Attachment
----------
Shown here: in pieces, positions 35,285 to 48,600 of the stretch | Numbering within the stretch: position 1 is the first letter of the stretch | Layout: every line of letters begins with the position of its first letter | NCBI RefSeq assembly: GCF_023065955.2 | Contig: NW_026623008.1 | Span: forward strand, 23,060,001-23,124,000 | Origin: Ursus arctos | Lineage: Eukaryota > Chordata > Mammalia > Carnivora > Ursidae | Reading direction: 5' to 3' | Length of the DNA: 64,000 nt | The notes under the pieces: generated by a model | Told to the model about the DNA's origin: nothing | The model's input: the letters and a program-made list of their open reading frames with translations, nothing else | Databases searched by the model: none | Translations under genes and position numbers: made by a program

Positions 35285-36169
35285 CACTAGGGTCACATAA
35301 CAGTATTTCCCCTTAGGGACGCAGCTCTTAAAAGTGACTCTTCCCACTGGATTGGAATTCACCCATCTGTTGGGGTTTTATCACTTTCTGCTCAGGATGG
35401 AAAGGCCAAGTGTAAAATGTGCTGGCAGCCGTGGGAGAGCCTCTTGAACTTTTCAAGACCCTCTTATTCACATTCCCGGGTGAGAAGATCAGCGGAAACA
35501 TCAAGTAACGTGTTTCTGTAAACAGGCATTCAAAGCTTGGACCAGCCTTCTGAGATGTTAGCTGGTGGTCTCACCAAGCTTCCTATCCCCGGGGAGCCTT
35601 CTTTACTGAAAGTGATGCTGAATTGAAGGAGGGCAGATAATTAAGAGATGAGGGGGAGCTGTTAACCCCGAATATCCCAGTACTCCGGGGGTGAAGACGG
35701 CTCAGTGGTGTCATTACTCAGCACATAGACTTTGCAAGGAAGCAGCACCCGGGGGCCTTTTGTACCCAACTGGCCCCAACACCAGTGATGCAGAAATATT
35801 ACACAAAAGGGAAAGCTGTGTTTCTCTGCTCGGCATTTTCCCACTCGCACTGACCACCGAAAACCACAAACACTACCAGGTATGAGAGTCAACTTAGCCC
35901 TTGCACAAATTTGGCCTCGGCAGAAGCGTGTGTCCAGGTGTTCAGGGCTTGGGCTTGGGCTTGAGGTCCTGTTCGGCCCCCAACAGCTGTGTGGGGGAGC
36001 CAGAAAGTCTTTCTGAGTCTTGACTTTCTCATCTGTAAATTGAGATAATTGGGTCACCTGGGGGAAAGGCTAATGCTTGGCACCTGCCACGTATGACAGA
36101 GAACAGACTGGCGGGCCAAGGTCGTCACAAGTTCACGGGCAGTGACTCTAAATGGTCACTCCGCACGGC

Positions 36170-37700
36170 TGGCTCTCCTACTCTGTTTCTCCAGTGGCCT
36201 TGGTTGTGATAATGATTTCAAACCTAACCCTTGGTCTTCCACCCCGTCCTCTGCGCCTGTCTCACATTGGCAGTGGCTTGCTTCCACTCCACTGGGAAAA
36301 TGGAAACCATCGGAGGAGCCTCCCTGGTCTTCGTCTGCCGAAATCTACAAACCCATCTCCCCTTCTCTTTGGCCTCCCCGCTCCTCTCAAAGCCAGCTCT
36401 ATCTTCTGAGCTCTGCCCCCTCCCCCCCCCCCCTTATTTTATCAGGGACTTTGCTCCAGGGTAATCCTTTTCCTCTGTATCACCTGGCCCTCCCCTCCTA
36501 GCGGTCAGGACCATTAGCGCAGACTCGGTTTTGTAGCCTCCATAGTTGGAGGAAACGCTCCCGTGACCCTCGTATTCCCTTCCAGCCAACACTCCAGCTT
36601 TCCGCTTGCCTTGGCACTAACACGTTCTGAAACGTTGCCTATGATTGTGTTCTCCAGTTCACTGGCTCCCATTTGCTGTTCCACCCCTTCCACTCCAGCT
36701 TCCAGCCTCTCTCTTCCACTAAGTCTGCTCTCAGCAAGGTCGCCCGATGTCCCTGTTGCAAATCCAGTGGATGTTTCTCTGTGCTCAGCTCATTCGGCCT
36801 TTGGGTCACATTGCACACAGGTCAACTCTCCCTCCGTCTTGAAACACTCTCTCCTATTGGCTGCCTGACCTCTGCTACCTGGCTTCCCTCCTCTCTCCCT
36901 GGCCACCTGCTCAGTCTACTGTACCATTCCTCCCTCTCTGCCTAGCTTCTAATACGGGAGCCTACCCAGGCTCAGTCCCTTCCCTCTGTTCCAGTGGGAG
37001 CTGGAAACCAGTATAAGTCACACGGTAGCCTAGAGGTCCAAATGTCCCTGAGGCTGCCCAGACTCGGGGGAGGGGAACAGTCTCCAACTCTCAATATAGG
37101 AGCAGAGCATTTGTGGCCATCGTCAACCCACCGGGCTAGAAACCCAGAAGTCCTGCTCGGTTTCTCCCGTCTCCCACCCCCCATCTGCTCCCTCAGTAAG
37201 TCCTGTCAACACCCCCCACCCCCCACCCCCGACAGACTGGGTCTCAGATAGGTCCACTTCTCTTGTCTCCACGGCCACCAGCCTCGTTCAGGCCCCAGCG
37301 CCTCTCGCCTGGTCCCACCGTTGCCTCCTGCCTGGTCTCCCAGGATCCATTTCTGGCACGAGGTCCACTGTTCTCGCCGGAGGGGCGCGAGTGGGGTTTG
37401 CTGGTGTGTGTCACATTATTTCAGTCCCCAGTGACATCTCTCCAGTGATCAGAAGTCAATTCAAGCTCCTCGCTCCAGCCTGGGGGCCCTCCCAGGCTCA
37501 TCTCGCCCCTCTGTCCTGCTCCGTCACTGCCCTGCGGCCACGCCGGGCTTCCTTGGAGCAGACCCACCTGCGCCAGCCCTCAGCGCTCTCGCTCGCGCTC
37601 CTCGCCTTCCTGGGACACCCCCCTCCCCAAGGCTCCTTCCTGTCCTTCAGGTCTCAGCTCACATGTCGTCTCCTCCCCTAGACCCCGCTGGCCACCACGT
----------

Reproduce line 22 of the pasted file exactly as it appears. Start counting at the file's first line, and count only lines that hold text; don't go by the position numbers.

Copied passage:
36901 GGCCACCTGCTCAGTCTACTGTACCATTCCTCCCTCTCTGCCTAGCTTCTAATACGGGAGCCTACCCAGGCTCAGTCCCTTCCCTCTGTTCCAGTGGGAG